Mia Lipner and I were as close to each other as any two people could possibly be. I loved her dearly from the day we met in May 2010 until her death on May 12 of this year. For the nine years we were coupled, when apart we talked on the phone more than once per day; when we were together, we enjoyed doing many things. I am emotionally devastated by this loss but wanted to put into words some of the terrific things that come to mind about this truly wonderful woman.
Mia was one of the smartest, most insightful, thoughtful, loving, funniest, intelligent, caring, generous and just plain wonderful people I will ever meet. Sadly, she spent the final years of her life battling an exceedingly rare form of cancer and suffered greatly. Mia rarely complained during her illness and somehow managed to be the most optimistic person in the room in her final months and, in fact, we had a conversation about the possibility of her returning to work only four weeks before she died.
Mia worked in the accessibility field. Her last full time job was with Pearson Publishing and before that she worked in accessibility at the Veterans Administration, Microsoft, the Seattle LightHouse and a couple of start-ups that are now forgotten. Mia was a member of the defunct technology cooperative that she and I founded along with about a dozen others and enjoyed doing contract work for Benetech during that time.
While she wasn't a coder, Mia was a hacker at heart. She enjoyed figuring out how things worked, taking things apart and trying to find elegant solutions to problems faced by people with disabilities. I think that of all of the different projects she'd worked on over her long career, she was most proud of her role as the director of the working group on 3D printing and people with disabilities based at Benetech's Diagram Center.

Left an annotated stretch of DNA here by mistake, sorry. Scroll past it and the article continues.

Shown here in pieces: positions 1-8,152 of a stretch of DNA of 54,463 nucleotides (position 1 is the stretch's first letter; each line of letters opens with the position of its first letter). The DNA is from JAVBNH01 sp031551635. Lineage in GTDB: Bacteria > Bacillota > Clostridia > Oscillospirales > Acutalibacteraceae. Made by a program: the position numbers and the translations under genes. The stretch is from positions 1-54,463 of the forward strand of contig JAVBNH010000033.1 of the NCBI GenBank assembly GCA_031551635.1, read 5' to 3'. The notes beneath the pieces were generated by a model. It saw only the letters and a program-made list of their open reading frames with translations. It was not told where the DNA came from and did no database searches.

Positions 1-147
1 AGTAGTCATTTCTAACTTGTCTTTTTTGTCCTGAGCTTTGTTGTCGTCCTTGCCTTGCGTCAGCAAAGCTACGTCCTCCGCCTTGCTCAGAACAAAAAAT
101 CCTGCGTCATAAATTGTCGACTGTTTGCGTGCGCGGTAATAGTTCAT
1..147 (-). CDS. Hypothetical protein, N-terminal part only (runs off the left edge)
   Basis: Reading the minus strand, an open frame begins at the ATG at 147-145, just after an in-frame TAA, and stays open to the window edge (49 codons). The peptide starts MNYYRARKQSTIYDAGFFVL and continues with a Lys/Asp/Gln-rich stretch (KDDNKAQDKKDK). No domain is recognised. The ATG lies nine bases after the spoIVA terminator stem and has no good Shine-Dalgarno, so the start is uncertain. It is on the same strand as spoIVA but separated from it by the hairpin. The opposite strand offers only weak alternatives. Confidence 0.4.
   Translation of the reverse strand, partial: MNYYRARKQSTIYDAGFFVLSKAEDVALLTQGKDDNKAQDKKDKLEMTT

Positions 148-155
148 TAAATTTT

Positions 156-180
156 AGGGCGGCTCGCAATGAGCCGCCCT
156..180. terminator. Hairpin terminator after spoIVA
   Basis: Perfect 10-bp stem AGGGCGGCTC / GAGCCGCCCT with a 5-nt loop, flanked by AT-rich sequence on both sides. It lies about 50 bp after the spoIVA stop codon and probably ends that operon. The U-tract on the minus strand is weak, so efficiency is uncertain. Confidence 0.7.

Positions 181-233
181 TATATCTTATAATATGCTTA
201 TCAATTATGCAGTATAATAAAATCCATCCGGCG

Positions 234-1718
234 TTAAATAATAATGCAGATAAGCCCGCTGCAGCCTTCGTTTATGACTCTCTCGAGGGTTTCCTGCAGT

Mia and I were first introduced when I worked for Freedom Scientific and she was at Microsoft but neither of us remember that event too well. We started communicating when she sent a snarky remark in response to something I said on Twitter. That Twitter conversation turned into phone calls and then to my first visit to meet her in person back in May 2010. Mia was healthy then and we had a terrific time together. I would fly from the east coast to visit with Mia for a few weeks at a time three or four times per year and, in all, I would average about 12 weeks per year living with her in her San Francisco apartment.
Mia and I enjoyed San Francisco together. We had our favorite hang outs in the Lower Haight district, we enjoyed going out to hear live music, comedy shows, theatre and restaurants. We also enjoyed a lot of quiet private time together, listening to audio books and podcasts, watching DVS movies and talking about all sorts of things. Mia was an amazing conversationalist and I learned an awful lot from her.
Mia and I were both guide dog handlers. Her yellow Labrador named Pepper is a terrific dog who, at age 15, now lives with a lovely couple in Seattle and was one of the smartest and most entertaining dogs I've ever met. Mia had a great interest in animals in general and, as she got more sick, I would try to find amusing stories about animals to tell her on the phone, something that often brought a smile to her face.
In August 2017, Mia and I went out together for the last time. We were with another couple and our dogs as we left a pub we enjoyed a lot in the past. The sidewalk was crowded and Mia fell down. Mia would not leave her apartment excepting visits to hospitals again. Our quiet and personal activities took on even more importance and Mia and I would spend most of the last two years together in her room talking and listening to various forms of entertainment.
Mia and I wanted to do something to acknowledge the importance and depth of our relationship. Last year on her birthday, she and I started wearing matching rings that look like a tiny Labrador wrapped around our ring finger. The rings made Mia very happy and I'm still wearing mine.
Mia will be missed by her many friends and her family. I miss her tremendously and hardly an hour passes without my thinking of her. If you've any memories of Mia, something nice to say about her or anything else, please do share it with us in the comments section below.
FRANK IRZYK says
I am very sorry for your loss.
Isabel Holdsworth says